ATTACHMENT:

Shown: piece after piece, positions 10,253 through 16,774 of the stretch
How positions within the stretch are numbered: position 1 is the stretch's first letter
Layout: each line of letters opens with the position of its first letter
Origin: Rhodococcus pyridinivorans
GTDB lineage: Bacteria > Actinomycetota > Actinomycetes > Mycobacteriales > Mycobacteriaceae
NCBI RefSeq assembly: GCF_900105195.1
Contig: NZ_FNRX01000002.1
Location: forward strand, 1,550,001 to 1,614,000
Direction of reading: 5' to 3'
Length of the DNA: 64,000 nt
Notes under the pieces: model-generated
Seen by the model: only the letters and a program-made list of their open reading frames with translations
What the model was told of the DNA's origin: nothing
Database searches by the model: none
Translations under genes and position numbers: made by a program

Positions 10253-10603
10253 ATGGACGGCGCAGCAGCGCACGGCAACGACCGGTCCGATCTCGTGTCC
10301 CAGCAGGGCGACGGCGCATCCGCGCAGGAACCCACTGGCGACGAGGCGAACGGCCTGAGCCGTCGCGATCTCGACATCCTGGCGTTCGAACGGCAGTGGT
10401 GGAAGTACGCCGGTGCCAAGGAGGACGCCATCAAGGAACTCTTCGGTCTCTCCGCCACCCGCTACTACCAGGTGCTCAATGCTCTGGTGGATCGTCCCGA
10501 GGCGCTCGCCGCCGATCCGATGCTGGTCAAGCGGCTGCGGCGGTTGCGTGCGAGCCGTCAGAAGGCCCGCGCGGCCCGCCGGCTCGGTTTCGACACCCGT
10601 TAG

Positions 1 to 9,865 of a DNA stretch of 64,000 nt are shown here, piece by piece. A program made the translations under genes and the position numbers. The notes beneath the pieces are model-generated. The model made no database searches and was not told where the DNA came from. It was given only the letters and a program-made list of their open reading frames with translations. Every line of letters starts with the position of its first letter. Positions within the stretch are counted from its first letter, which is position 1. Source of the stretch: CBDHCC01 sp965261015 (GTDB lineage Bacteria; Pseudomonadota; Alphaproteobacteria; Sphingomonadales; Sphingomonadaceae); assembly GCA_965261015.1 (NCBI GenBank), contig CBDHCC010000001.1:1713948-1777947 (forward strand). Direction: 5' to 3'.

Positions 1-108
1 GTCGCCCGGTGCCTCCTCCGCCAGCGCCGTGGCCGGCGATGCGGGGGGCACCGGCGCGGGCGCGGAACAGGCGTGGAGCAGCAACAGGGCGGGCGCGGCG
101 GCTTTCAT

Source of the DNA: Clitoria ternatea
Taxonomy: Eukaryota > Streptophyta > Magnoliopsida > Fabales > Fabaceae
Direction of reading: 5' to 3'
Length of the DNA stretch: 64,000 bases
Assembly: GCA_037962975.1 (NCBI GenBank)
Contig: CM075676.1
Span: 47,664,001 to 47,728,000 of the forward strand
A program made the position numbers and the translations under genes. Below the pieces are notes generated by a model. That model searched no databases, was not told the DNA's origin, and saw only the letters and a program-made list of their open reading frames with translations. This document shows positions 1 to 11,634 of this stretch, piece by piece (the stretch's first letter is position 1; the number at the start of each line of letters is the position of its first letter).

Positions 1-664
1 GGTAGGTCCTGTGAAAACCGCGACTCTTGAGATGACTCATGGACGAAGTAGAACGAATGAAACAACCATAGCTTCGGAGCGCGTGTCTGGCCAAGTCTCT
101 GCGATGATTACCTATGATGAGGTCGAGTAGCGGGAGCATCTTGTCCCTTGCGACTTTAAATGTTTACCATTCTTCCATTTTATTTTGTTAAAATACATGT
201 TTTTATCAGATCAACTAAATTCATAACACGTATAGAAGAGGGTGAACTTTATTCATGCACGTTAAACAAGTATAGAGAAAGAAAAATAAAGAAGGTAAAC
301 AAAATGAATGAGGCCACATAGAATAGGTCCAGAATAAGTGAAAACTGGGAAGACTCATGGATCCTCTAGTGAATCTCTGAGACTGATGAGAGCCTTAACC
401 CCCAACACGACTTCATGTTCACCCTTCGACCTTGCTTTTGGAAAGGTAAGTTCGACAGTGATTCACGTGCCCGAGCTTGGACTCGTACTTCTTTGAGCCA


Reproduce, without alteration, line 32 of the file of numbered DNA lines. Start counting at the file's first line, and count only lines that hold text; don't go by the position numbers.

Span: 47,664,001 to 47,728,000 of the forward strand